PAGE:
McMILLIAN, Circuit Judge.
William R. Jewson appeals from a summary judgment entered in the District Court
The underlying facts are not in dispute. On September 24, 1942, doctors
In May 1969, Jewson again became a patient at Mayo Clinic and over the next several years was diagnosed and treated for a series of maladies including thyroid cancer, bowel obstructions, skin cancer, kidney cancer, and depression. He was last treated at the Mayo Clinic in July 1976. In July 1969, a Mayo Clinic pathologist amended Jewson's 1942 diagnosis of lymphosarcoma to follicular and reticular hyperplasia.
On April 19, 1978, Jewson initiated the present medical malpractice action against Mayo Clinic alleging numerous theories including: (1) his condition had been negligently misdiagnosed in 1942; (2) due to the misdiagnosis he had been subjected to inappropriate radiation therapy which resulted in later ailments including cancer of the thyroid, skin and kidney; (3) the Mayo Clinic had failed to obtain his informed consent for the radiation therapy; and (4) the Mayo Clinic physicians had fraudulently concealed the 1942 misdiagnosis by not informing him of the 1969 amendment.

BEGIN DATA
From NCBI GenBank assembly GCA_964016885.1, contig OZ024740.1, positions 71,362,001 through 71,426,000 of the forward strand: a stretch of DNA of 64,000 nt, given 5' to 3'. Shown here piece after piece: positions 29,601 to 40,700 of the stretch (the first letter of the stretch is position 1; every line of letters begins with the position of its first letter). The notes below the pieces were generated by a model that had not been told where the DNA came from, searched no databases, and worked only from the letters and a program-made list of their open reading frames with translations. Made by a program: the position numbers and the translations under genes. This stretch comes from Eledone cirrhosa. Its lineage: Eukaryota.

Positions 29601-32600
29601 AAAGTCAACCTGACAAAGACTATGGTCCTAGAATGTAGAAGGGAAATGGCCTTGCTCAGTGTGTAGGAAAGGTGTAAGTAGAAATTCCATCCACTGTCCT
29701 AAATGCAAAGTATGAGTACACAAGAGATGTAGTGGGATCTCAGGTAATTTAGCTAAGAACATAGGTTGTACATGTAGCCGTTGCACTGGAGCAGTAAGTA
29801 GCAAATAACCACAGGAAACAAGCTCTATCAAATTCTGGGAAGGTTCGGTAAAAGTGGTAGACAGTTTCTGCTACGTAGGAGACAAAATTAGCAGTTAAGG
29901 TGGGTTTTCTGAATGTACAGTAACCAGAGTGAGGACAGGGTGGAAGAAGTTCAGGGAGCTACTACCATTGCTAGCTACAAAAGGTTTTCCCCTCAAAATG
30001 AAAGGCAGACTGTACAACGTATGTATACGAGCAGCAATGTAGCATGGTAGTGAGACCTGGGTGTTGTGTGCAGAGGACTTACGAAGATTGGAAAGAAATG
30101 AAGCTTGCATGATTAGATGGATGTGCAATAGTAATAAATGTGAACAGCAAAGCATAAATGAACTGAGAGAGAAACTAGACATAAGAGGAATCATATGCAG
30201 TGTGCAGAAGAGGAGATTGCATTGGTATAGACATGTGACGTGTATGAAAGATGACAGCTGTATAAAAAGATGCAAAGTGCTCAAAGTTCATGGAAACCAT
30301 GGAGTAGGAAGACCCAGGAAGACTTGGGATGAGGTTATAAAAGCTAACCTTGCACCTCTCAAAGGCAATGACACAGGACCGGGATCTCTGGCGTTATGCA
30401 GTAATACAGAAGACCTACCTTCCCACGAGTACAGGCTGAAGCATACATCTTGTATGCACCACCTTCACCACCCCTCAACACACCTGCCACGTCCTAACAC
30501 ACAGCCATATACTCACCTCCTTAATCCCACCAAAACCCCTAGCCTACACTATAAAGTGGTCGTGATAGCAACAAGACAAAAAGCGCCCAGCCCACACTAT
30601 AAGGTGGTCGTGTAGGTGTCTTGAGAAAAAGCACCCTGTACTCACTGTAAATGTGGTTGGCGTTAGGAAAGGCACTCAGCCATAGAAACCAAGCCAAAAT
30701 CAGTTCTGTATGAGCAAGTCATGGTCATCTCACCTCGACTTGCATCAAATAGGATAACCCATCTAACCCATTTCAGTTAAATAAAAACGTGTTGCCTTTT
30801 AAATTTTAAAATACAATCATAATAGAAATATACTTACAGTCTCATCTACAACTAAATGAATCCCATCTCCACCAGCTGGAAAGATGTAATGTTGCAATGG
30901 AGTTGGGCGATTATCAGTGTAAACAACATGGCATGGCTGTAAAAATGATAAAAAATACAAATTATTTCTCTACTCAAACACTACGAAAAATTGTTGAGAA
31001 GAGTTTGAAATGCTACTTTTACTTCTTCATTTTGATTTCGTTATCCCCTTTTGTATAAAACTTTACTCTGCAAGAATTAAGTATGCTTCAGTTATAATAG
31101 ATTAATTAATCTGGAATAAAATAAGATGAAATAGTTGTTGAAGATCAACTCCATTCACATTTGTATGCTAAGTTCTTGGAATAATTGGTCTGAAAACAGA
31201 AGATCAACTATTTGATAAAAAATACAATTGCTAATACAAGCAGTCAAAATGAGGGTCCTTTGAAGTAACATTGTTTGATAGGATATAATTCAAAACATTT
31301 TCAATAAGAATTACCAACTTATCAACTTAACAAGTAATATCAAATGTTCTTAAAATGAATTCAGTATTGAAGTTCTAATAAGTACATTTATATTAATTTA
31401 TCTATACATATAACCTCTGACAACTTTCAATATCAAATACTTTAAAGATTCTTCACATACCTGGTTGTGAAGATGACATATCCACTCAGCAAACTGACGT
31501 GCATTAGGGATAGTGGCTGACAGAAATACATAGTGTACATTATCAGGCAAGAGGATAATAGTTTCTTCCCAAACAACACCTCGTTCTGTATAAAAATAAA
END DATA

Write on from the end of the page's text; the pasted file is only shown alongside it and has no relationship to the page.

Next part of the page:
The district court granted the motion on the basis that under Minnesota law the statute of limitations in medical malpractice actions begins to run when treatment for a particular malady ceases, citing Johnson v. Winthrop Laboratories Division of Sterling Drug, Inc., 291 Minn. 145, 190 N.W.2d 77 (1971). The district court reasoned that the
When reviewing the district court's entry of summary judgment, this court applies the same standard the district court used in granting the motion for summary judgment. 10 C. Wright & A. Miller, Federal Practice and Procedure § 2716 (1973). Under Fed.R.Civ.P. 56(c), the motion for summary judgment should be sustained "if the pleadings, depositions, answers to interrogatories, and admissions on file, together with the affidavits, if any, show that there is no genuine issue as to any material fact and that the moving party is entitled to judgment as a matter of law."